Nonpharmacological approaches to the control of high blood pressure. Final report of the Subcommittee on Nonpharmacological Therapy of the 1984 Joint National Committee on Detection, Evaluation, and Treatment of High Blood Pressure.
This report reviews a variety of nonpharmacological approaches used to control arterial blood pressure. Of all the modalities considered, only three had sufficient scientific support to warrant recommendation for inclusion in hypertension treatment programs. Each of these three modalities--weight control, alcohol restriction, and sodium restriction--was found to be capable not only of independently controlling blood pressure (particularly in patients with mild hypertension) but also of reducing the number and dosage of prescribed pharmacological agents, should their prescription be indicated. Weight reduction was found to reduce the risk from elevated arterial pressure as well as overall cardiovascular morbidity and mortality. However, because the rate of recidivism was exceedingly high in these studies, close and continuous patient follow-up is considered necessary. Excessive alcohol intake is associated in many studies with proportionally higher arterial pressures and an increased prevalence of hypertension. Therefore, the recommendation of moderation in alcohol consumption to less than 2 oz of ethanol daily for patients with hypertension is supported. Restriction of dietary sodium to less than 2 g/day was the only other nonpharmacological approach with sufficient support to be recommended as a treatment for hypertension. Although long-term studies are sorely lacking, sodium restriction has been shown to be manageable and safe and probably will benefit those hypertensive patients who are sodium-sensitive.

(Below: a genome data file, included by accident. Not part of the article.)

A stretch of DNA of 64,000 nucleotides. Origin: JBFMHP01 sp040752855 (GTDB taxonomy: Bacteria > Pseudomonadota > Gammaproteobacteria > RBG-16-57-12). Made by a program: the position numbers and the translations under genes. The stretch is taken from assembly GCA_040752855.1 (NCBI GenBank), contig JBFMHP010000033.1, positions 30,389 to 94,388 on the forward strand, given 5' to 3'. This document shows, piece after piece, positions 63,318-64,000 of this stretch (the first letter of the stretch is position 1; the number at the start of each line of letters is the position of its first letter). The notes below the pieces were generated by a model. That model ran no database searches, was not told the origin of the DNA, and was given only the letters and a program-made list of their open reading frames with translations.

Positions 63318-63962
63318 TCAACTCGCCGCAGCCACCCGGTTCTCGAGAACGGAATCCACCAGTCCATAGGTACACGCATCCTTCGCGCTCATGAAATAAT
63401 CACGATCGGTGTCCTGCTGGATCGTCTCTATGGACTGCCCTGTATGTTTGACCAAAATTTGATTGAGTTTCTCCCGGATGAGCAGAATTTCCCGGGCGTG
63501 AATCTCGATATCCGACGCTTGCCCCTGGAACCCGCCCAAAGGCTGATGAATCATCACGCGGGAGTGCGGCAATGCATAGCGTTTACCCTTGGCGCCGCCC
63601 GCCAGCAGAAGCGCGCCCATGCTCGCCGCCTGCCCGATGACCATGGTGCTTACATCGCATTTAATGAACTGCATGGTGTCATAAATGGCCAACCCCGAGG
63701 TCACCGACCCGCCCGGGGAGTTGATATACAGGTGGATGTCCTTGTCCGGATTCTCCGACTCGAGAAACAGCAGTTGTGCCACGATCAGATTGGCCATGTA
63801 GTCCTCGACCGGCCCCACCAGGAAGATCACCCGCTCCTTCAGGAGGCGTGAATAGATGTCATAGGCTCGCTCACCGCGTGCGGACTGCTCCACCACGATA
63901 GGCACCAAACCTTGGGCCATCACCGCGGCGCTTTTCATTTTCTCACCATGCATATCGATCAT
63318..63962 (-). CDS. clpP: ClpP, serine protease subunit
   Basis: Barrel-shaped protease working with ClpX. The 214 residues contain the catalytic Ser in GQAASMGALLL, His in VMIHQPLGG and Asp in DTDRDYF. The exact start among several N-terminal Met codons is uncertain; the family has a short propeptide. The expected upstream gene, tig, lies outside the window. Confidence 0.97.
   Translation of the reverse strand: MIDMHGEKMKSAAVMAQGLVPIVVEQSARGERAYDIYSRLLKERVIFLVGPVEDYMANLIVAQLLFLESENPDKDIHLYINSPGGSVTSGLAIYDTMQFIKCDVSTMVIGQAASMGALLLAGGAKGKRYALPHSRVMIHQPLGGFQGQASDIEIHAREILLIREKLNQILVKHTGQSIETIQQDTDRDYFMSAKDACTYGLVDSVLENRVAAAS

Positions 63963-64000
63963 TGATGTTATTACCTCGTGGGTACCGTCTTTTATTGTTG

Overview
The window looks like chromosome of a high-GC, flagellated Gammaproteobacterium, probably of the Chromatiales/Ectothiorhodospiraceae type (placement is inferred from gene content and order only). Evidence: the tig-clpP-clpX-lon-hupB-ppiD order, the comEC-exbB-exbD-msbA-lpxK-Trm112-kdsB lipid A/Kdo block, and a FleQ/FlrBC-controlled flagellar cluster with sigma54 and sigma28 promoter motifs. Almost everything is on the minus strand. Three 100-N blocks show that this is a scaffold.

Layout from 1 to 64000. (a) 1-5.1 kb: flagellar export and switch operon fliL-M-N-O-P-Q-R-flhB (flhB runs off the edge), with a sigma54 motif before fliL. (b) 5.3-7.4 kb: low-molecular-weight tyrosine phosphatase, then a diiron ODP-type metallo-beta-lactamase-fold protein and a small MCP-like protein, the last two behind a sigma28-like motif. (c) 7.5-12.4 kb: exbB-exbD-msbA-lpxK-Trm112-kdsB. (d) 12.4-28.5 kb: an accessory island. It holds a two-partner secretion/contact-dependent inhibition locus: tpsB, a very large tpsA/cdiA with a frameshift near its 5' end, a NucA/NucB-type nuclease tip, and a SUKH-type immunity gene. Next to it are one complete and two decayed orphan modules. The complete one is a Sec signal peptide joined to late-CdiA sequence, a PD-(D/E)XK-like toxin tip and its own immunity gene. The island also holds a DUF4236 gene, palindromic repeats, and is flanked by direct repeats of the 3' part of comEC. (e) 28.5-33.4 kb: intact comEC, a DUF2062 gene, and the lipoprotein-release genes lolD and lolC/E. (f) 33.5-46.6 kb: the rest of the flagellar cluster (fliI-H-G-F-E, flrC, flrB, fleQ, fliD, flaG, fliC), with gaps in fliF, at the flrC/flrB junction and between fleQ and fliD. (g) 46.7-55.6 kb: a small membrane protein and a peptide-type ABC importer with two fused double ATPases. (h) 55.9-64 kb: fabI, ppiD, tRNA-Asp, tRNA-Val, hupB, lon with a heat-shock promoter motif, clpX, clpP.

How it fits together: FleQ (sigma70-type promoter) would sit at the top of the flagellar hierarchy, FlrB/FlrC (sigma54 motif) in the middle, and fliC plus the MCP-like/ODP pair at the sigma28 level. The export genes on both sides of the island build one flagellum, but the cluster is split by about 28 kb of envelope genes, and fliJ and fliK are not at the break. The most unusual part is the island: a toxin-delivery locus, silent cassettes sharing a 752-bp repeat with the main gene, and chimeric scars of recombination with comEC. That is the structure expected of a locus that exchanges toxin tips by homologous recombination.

- Copyright © 1986 by American Heart Association